SUBJECT: Ph.D. Proposal Presentation
BY: Hyung Nun Kim
TIME: Friday, May 17, 2019, 2:00 p.m.
PLACE: Love Building, 210
TITLE: Extracting effective local mechanical properties from heterogeneous materials using spherical-indentation stress-strain protocols: applications to polymer matrix composites and nickel superalloys
COMMITTEE: Dr. Surya R. Kalidindi, Chair (ME)
Dr. Richard W. Neu (ME)
Dr. Hamid Garmestani (MSE)
Dr. David L. McDowell (ME)
Dr. Mario P. Bochiechio (Pratt &Whitney)


Current methodologies for mechanical characterization of advanced heterogeneous materials poses a significant challenge due to difficulties in fabricating standard test specimen with representative microstructures of the intended manufactured part. These difficulties arise from microstructure sensitivity to any changes and optimization in the fabrication method for accommodating different part geometries. It follows that the mechanical properties collected from the standard test specimen may not represent well the true properties of the intended manufactured part. Additionally, in the event where fabrication of macro-scale standard test specimen is not feasible, micro-scale testing can be considered as an alternative. However, the complications involving micro-machining of small-scale test coupon to specified size and geometry incurs high demands on expertise, resources, and time; thus, only a limited number of measurements is practical.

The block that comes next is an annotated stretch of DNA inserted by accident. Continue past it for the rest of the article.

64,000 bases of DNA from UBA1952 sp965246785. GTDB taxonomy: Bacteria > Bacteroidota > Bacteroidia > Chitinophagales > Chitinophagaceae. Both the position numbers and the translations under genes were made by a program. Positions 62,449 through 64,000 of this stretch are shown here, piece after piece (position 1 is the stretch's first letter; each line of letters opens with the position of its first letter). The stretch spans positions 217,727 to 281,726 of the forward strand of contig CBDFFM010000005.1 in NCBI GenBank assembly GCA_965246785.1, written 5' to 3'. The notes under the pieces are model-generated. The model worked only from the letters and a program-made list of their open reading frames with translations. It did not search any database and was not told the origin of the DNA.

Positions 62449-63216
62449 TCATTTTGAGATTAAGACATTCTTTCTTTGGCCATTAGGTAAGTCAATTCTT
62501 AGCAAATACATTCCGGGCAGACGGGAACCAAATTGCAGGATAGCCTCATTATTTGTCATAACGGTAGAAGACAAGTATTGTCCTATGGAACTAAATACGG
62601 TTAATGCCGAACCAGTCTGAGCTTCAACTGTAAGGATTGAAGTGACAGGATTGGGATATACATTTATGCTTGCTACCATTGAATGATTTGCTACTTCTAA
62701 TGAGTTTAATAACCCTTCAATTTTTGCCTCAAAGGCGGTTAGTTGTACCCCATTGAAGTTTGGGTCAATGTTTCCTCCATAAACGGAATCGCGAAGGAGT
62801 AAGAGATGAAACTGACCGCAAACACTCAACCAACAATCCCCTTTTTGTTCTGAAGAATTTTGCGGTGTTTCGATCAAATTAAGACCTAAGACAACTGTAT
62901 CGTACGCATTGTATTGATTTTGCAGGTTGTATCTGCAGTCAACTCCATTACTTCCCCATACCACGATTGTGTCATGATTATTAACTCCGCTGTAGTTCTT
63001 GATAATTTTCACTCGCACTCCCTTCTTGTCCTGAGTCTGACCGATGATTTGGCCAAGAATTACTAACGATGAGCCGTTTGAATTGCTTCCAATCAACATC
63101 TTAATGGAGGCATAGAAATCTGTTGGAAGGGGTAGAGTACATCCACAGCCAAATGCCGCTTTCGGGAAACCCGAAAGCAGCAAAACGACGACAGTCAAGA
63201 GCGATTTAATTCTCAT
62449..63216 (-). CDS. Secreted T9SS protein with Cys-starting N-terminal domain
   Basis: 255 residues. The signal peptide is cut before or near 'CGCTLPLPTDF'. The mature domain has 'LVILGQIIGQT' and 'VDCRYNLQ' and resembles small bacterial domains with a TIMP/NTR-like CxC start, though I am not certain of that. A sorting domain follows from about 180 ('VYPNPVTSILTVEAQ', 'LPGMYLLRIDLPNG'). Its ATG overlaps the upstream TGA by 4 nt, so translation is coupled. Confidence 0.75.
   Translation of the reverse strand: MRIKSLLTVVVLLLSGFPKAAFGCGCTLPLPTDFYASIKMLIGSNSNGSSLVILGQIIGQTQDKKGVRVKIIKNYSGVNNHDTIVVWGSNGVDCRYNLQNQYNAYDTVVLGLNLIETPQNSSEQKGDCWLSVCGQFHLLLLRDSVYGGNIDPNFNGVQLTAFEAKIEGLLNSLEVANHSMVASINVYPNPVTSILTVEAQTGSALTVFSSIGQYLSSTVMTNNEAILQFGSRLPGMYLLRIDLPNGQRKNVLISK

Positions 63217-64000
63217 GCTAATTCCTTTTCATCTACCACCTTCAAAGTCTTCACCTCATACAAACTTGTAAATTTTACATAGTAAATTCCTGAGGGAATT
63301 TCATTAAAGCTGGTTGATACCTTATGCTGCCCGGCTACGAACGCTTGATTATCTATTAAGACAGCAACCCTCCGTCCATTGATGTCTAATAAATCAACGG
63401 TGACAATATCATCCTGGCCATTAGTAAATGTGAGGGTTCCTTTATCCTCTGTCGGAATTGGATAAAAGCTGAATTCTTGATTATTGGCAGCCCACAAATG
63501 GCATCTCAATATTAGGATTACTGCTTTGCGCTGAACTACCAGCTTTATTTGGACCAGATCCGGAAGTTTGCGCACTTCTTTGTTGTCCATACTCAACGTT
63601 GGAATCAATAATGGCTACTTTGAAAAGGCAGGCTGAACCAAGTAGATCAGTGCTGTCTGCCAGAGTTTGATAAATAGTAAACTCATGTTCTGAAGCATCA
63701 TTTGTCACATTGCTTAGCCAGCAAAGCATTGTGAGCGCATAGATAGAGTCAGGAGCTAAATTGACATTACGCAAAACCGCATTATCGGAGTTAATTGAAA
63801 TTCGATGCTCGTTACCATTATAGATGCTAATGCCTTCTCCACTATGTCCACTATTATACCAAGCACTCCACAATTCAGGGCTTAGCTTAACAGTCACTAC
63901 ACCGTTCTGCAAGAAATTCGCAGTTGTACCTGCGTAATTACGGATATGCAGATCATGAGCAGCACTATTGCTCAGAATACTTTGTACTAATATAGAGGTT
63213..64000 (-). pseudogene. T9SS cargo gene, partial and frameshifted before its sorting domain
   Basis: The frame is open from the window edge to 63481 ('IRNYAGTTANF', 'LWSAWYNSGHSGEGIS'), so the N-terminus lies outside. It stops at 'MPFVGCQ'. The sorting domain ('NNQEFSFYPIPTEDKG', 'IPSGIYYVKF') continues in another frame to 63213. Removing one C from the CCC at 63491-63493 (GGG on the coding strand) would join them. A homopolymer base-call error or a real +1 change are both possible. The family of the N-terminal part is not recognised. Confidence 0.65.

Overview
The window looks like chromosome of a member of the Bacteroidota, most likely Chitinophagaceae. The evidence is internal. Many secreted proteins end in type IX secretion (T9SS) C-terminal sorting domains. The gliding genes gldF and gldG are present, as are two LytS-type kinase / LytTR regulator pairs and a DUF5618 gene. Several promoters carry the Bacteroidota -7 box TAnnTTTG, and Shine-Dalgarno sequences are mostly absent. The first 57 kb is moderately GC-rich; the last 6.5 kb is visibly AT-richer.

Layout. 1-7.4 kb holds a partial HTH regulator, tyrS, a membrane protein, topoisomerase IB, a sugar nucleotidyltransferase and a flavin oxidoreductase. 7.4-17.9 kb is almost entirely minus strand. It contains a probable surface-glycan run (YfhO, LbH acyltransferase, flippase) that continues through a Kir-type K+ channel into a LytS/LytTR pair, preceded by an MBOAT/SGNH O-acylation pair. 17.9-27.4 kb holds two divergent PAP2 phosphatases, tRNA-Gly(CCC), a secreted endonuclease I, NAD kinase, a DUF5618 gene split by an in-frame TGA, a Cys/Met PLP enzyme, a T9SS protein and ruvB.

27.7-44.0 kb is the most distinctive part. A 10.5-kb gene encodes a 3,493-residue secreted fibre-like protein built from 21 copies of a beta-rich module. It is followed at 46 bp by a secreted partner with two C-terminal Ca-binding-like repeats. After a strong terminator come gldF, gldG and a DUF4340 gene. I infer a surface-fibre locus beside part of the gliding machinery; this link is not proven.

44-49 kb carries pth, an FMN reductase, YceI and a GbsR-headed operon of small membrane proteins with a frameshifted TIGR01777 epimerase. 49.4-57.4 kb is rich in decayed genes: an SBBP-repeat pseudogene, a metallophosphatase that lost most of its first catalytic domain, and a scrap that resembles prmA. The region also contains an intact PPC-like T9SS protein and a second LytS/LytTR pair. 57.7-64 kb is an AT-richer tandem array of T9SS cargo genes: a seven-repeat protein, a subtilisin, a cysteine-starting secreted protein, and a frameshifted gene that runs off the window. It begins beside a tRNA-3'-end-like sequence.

To bridge this gap between materials development and manufacture, spherical indentation stress-strain protocols will be employed to extract mechanical properties of the as-manufactured part. To demonstrate the versatility of spherical indentation stress-strain protocols, the proposed work will present two case studies on fundamentally different material systems: a polymer matrix composite (PMC) system for hip implant applications, and a polycrystalline nickel superalloy gamma-gamma prime system for gas-turbine applications.

In the first case study, spherical indentation will be employed to collect effective mechanical properties of the as-manufactured PMC acetabular socket used in hip implants. In the second case study, spherical indentation will be employed to collect effective mechanical properties of individual grains containing gamma matrix and gamma prime precipitates in polycrystalline IN100 nickel superalloy. Furthermore, the indentation properties will be used to extract intrinsic grain properties, i.e., the elastic constants and critical resolved shear stresses. The proposed study will demonstrate the broad applicability of spherical indentation to collect mechanical properties from heterogeneous material systems where standard test method approaches are not well-suited for mechanical characterization.